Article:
Ask any man. Every one of us will attest that pain in our huevos is no joke. As common as it is, testicular pain is a cause for concern, as it may lead to something super serious.
It is understandable that in this day and age, pain in the bells may signal testicular cancer, but the truth is told, most cases of testicular cancer are PAINLESS – and are usually detected through a lump.
If you worry that your pain is likely caused by sexually transmitted infections (STIs), you are more likely to experience a burning sensation during urination, though some form of pain in the balls may happen.
So what is causing that painful sensation in your grapes? Here is our list of why this can happen.
#1 Testicular torsion
Testicular torsion happens when your spermatic cord becomes twisted and cuts off blood flow to the testicles – simply put, your balls get twisted.
This can occur in several scenarios, like when you’re working out, having coitus, or even sleeping. As a side note, this condition can happen at any age.
According to Mayo Clinic, to resolve the matter, doctors at times will manually un-twist the testicle, and in most cases, surgery is required for tissues that have died because of insufficient blood flow.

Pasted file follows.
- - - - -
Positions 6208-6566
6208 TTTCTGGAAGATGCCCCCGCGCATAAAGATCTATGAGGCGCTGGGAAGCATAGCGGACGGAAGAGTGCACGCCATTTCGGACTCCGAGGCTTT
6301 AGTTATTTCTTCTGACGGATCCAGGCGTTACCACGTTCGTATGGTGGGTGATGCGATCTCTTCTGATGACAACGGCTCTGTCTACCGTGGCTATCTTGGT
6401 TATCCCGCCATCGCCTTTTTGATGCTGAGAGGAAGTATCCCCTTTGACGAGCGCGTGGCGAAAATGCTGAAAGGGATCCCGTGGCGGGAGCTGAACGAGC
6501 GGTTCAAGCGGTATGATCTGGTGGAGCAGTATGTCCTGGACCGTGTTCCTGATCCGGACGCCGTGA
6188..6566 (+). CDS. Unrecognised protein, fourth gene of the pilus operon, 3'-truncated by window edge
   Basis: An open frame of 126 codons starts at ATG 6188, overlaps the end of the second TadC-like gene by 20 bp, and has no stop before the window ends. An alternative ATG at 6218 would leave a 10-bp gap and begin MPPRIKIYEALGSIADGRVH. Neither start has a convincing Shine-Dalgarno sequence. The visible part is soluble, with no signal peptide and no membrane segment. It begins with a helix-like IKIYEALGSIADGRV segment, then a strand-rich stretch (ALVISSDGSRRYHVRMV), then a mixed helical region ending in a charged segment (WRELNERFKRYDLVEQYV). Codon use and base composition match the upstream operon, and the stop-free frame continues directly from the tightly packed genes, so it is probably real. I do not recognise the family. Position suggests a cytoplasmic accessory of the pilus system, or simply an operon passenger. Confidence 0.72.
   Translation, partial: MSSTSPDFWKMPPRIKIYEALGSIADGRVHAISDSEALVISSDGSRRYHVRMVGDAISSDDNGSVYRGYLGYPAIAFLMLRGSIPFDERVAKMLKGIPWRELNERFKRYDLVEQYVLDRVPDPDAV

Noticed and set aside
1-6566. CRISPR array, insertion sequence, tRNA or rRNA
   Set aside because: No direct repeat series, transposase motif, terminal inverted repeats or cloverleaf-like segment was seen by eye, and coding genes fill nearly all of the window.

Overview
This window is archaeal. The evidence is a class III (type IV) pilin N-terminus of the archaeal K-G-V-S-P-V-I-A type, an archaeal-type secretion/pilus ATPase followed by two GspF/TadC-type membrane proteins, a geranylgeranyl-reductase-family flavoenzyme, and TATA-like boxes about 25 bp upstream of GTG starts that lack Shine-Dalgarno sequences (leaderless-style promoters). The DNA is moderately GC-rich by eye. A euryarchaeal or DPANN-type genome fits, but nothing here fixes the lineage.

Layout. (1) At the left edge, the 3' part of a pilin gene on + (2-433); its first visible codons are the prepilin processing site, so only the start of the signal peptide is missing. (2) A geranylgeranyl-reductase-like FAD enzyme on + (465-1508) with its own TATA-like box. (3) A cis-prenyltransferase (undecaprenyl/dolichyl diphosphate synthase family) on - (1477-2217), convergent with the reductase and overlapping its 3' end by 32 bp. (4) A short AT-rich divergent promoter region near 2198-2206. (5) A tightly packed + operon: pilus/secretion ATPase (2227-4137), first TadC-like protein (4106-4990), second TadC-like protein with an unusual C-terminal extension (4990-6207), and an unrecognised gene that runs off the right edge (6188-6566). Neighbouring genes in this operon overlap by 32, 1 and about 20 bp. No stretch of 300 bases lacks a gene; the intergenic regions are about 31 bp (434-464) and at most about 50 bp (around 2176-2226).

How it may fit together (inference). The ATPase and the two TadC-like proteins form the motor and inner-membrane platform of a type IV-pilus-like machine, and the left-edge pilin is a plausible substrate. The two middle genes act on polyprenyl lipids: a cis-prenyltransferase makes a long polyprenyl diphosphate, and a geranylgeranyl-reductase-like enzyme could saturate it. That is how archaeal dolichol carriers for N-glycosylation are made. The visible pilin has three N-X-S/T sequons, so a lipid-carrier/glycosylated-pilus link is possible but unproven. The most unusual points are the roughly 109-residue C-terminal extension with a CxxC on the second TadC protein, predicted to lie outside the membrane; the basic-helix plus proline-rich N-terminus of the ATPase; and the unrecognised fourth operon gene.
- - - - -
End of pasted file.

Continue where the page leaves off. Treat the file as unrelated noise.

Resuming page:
#2 Direct blow
The most common cause why your balls will hurt is due to a direct blow, which can cause blood to collect between its protective layers.
Known as hematocele, it can simply be managed with bed rest.
#3 Kidney stones, constipation, hernia and stomach issues
Nerves that lead to your balls come from places such as the stomach, kidneys and digestive tract. During constipation, pressure from unfulfilling number twos can cause sore testicles.
The same sensation can be felt in cases of kidney stones and upset stomachs. For hernia, inflammation can cause a reaction that reaches your balls.
Experts call it “referred pain”, meaning the pain is not exactly your ball’s fault, but where it ends up being.
Hydrocele happens when fluid around your testicles and cords that it dangles on is imbalanced. When there is too much fluid in the sac you are left with what experts call a hydrocele.
Typically, it isn’t painful, but some may feel pain due to a heavy and swollen scrotum. It typically goes away within six months, but again, sometimes it may require surgery.
Typically represented as the enlargement of veins in the testicle, varicocele leaves your scrotum with a feeling of fullness and looks like you are carrying a bag of worms.
Categorized in different grades, grade 3 is by far the largest, where your scrotum feels thick and lumpy. This condition typically develops during puberty.
Experts say that varicocele is associated with fertility – where patients experiencing varicocele have issues with sperm production and quality. You may need surgery, where doctors will divert blood flow away from damaged veins into functioning ones.
Admitting that you have ball pain is the first step to seeking treatment. If your ball pain is of a high degree lasting more than 15 minutes, it is time to head to the ER.
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